For weeks, TennFold distributed free cheese pizzas to servers and bartenders who wanted it. Woodward said he then extended the generosity to teachers, after some of them at his daughters’ school lost their jobs.
“We opened it up to people who are committed to serving other people but found themselves in a hard situation. We originally thought we were going to put a limit on that, but we just didn’t say no to anybody. We just kept it going,” said Woodward. “It was nice to see some smiles come in the doors during that time.”
Before last Thanksgiving, an exchange of superior customer service occasions between Woodward and Packard Shell Service led to the businesses matching donations to provide free turkey meals for anyone in the community. Neither businessman would reveal how much was donated, although it was described as “very generous.”
“When word got out, we had other businesses come in and drop off money. We almost had more money than we knew what to do with to give back,” said Woodward. “It has always been important for us to give back to the community.”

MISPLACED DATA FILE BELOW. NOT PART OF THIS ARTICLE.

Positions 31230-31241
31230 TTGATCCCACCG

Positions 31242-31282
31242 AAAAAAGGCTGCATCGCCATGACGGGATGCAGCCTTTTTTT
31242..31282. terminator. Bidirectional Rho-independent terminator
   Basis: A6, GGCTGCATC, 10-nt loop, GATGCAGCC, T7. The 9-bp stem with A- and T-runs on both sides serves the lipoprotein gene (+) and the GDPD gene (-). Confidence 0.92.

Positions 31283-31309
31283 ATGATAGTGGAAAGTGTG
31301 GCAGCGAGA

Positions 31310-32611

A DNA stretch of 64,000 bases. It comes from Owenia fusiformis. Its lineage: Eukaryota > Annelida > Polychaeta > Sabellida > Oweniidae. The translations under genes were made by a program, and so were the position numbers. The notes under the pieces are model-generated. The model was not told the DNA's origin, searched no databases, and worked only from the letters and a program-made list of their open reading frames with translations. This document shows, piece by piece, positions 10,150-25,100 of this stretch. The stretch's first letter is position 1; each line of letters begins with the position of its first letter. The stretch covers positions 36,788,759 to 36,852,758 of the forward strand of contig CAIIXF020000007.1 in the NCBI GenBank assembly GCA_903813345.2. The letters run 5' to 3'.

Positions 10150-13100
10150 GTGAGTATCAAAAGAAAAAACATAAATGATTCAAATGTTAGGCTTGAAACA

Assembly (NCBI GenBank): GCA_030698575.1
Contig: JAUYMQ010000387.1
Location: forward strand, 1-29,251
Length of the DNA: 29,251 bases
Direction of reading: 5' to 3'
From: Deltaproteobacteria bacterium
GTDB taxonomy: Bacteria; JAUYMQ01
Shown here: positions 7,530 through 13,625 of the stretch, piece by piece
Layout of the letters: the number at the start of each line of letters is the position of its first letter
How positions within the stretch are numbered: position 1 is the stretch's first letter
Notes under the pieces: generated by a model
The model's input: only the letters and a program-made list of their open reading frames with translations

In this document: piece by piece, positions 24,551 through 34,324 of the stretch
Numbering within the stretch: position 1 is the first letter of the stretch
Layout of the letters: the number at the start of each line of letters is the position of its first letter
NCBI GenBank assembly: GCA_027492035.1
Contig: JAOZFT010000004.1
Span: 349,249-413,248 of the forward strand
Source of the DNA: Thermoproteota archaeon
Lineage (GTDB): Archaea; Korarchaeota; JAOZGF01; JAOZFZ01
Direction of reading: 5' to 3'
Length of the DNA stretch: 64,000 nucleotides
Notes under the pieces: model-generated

“Those are top folks over there. I can’t speak enough good things about them,” said Bill Packard, owner of the Shell service station, as his reason for partnering with TennFold to provide free holiday meals.
Packard, a humble and longtime upstanding businessman in the community himself, did not want any attention for his generosity.
“Without them, all of that stuff wouldn’t have happened,” he said, pointing toward the TennFold building catty-corner to his service station. “All I will say is God creates us to be a giving person. It’s up to us to figure out how that works.”
With some funds left over, TennFold decided to provide free meals again at Christmas. This time, it let customers participate in making donations through the sales of pizza-shaped ornaments, similar to an angel tree program, where the value of ornaments sold covered the amount of meals. The program was wildly successful.